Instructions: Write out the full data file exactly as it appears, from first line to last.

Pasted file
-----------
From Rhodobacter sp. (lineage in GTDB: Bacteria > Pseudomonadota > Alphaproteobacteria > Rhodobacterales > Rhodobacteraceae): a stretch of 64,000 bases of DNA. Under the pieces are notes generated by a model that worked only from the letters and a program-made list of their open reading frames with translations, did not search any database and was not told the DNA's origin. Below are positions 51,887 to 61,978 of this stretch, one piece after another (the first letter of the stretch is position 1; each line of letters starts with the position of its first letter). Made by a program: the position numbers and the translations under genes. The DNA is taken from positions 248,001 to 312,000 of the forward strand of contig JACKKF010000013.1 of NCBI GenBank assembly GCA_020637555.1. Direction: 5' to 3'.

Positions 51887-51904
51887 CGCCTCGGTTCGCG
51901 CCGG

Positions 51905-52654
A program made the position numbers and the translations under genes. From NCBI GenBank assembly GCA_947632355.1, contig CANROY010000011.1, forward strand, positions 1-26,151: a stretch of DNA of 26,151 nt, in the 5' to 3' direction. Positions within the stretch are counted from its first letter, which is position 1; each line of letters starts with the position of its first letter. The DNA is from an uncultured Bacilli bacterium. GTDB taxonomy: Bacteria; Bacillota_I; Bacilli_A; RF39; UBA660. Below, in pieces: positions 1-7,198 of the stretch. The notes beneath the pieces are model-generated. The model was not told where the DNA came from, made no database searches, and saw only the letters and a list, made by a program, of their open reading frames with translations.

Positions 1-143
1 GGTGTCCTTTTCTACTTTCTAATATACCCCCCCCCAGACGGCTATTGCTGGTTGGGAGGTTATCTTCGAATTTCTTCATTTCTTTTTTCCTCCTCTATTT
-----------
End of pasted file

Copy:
From Rhodobacter sp. (lineage in GTDB: Bacteria > Pseudomonadota > Alphaproteobacteria > Rhodobacterales > Rhodobacteraceae): a stretch of 64,000 bases of DNA. Under the pieces are notes generated by a model that worked only from the letters and a program-made list of their open reading frames with translations, did not search any database and was not told the DNA's origin. Below are positions 51,887 to 61,978 of this stretch, one piece after another (the first letter of the stretch is position 1; each line of letters starts with the position of its first letter). Made by a program: the position numbers and the translations under genes. The DNA is taken from positions 248,001 to 312,000 of the forward strand of contig JACKKF010000013.1 of NCBI GenBank assembly GCA_020637555.1. Direction: 5' to 3'.

Positions 51887-51904
51887 CGCCTCGGTTCGCG
51901 CCGG

Positions 51905-52654
A program made the position numbers and the translations under genes. From NCBI GenBank assembly GCA_947632355.1, contig CANROY010000011.1, forward strand, positions 1-26,151: a stretch of DNA of 26,151 nt, in the 5' to 3' direction. Positions within the stretch are counted from its first letter, which is position 1; each line of letters starts with the position of its first letter. The DNA is from an uncultured Bacilli bacterium. GTDB taxonomy: Bacteria; Bacillota_I; Bacilli_A; RF39; UBA660. Below, in pieces: positions 1-7,198 of the stretch. The notes beneath the pieces are model-generated. The model was not told where the DNA came from, made no database searches, and saw only the letters and a list, made by a program, of their open reading frames with translations.

Positions 1-143
1 GGTGTCCTTTTCTACTTTCTAATATACCCCCCCCCAGACGGCTATTGCTGGTTGGGAGGTTATCTTCGAATTTCTTCATTTCTTTTTTCCTCCTCTATTT